Zelaya remained holed up with a shrinking core of supporters at the increasingly isolated Brazilian Embassy in Honduras. Diplomats and activists streamed out of the compound late Tuesday, and Brazil urged the U.N. Security Council to guarantee the embassy's safety.
The country remains shut down under the nearly round-the-clock curfew decreed by the interim government that ousted Zelaya in June. Airports and the border crossings also were closed for a third day, after a night of violence.
Zelaya said six of his supporters died in confrontations with police. Authorities denied that and said one person suffered a gunshot wound. Officials did not give further details.
Police arrested 113 people on various charges.
Zelaya's backers ventured out at several points in Honduras' capital to skirmish with police, after hundreds of their colleagues were routed by baton-wielding soldiers from the street in front of the embassy and police roadblocks sealed off the mission building Tuesday.
Police said vandals seized on the opportunity to loot stores and vandalize businesses.
"These are reputable and delinquent acts, by people who live in these sectors of the capital who have intentionally ignored the state of emergency in which we are living," said Orlin Cerrato, spokesman for the federal police.
The government initially ordered everyone indoors the entire day and later allowed people to go out on the streets for six hours.
Residents in the capital picked through items tossed on the floor at looted supermarkets. Streets remained blocked with burning trash bins placed there in the night by protesters.
The interim government accused Zelaya of sneaking back into the country Monday to create disturbances and disrupt the Nov. 29 election scheduled to pick his successor.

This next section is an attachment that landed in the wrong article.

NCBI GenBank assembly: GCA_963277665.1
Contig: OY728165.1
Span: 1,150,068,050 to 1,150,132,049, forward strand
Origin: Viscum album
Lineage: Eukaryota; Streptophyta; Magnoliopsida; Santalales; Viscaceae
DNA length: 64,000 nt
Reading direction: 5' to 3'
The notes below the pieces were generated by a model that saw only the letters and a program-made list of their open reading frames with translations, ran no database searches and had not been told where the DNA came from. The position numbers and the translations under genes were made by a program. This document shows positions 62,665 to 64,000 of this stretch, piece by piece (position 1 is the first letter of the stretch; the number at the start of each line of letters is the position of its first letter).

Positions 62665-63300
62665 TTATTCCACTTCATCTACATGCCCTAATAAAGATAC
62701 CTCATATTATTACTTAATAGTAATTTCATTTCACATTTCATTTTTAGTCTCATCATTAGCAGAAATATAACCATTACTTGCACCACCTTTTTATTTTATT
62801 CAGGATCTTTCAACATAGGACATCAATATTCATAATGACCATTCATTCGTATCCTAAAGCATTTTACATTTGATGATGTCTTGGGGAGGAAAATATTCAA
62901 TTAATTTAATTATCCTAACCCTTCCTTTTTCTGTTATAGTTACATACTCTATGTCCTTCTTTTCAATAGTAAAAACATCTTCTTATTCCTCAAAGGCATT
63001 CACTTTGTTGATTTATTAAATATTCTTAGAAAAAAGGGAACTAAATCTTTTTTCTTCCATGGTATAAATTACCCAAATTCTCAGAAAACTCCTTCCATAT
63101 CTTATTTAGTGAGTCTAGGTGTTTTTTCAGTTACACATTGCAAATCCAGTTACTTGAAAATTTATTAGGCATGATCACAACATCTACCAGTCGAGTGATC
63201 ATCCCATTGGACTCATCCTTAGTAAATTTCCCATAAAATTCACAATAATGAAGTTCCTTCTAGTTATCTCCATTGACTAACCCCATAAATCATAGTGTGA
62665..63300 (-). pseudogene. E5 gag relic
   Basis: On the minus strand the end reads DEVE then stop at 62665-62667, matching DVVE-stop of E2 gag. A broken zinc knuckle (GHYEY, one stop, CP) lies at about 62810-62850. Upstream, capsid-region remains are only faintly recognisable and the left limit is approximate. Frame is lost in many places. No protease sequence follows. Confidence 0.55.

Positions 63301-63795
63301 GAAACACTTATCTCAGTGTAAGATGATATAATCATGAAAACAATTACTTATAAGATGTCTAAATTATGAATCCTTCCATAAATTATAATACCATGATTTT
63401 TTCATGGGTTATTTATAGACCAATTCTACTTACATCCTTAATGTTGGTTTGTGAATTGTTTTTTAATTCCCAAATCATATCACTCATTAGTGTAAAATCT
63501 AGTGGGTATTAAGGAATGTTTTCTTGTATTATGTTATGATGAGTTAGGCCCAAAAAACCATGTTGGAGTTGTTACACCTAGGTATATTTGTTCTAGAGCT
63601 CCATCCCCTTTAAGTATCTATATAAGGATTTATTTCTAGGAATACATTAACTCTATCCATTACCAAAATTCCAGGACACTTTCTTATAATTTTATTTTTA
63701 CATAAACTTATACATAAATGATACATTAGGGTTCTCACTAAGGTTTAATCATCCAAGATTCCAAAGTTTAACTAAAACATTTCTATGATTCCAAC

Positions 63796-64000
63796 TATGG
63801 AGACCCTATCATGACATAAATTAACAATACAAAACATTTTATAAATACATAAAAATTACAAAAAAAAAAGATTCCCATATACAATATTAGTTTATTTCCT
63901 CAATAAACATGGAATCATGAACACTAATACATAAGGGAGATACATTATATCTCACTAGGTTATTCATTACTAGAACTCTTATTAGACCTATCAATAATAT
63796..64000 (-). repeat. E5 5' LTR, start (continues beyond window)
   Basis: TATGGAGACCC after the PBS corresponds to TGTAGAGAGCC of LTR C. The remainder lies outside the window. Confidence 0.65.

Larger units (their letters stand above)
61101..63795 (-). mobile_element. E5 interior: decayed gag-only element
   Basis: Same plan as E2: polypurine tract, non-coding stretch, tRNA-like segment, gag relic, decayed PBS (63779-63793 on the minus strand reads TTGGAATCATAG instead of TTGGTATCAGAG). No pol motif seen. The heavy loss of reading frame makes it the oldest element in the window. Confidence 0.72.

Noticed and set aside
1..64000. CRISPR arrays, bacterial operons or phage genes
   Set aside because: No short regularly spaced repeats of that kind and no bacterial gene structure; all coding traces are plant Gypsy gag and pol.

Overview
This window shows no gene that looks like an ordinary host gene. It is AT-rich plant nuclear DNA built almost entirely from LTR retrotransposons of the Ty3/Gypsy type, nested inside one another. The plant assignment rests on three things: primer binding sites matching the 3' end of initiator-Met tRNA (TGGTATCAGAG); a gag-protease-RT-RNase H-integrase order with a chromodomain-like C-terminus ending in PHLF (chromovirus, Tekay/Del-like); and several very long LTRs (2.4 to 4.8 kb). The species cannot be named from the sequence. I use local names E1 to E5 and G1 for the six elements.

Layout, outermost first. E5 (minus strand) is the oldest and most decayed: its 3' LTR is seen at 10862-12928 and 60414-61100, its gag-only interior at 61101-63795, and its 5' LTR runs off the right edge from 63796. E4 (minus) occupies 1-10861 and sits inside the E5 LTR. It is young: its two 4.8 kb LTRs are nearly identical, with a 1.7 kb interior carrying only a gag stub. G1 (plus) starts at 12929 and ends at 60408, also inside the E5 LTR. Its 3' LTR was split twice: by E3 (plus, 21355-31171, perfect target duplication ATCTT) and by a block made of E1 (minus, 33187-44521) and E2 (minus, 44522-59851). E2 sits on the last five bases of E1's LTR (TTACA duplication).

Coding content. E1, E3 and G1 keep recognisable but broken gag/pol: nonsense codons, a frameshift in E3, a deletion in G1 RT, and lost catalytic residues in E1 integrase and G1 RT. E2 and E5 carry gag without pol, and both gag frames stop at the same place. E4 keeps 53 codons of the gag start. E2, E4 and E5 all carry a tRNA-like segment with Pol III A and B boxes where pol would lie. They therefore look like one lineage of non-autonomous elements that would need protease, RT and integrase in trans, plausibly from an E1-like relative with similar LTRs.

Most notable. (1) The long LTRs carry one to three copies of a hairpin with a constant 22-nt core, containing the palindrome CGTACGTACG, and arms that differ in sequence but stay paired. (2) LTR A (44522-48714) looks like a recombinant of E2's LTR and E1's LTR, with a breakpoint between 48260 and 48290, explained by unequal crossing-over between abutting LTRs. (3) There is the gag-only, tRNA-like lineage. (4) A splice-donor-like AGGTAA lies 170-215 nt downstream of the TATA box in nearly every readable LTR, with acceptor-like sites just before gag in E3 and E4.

Foreign Minister Carlos Lopez said the government would not try to enter the embassy to arrest Zelaya, but he also said Honduras' interim leaders had no intention of yielding on the central point demanded by the international community: the reinstatement of Zelaya to serve out the remaining four months of his term.
The government briefly set up loudspeakers near the embassy and shut off water and power to the building, apparently to harass Zelaya's supporters inside. At least 85 Zelaya supporters and part of the embassy's staff later left the building; none were detained. Services were later restored to the building.
At the United Nations, Brazilian Ambassador Maria Luiza Viotti voiced concerns about the safety of the embassy and of Zelaya in asking the Security Council to hold an emergency meeting on Honduras.
Zelaya, forced out of his country at gunpoint June 28, triumphantly popped up in the capital Monday, telling captivated supporters that after three months of international exile and a secretive 15-hour cross-country journey, he was ready to lead again.
He said Tuesday that he had no plans to leave the embassy and he repeatedly asked to speak with interim President Roberto Micheletti.
Micheletti offered to talk to Zelaya with the participation of the Organization of American States.
"I am ready to discuss how to resolve the crisis, but only inside the parameters of the Constitution," Micheletti said in a nationally broadcast message read by Lopez.
Lopez said the offer did not include allowing Zelaya to serve out his presidential term or avoid arrest on a Supreme Court warrant charging the ex-leader with treason and abuse of authority.
Zelaya called Micheletti's offer an attempt to drag out the process until the elections, saying, "He does not have the will to resolve what is happening in Honduras."
Diplomats around the world, from the European Union to the U.S. State Department, urged calm while repeating their recognition of Zelaya as Honduras' legitimate president.
Zelaya was removed after he repeatedly ignored court orders to drop plans for a referendum calling for a popular assembly to reform the constitution. His opponents accused him of wanting to end the constitutional ban on re-election - a charge Zelaya has repeatedly denied.
The Supreme Court ordered his arrest, and the Honduran Congress, alarmed by his increasingly close alliance with leftist Venezuelan President Hugo Chavez and Cuba, backed the army as it forced him into exile in Costa Rica.
Since his ouster, Zelaya has traveled around the region to lobby for support from political leaders, including U.S. Secretary of State Hillary Rodham Clinton.
U.S.-backed talks moderated by Costa Rican President Oscar Arias stalled over the interim government's refusal to accept Zelaya's reinstatement to the presidency. Arias' proposal would limit Zelaya's powers and prohibit him from attempting to revise the constitution.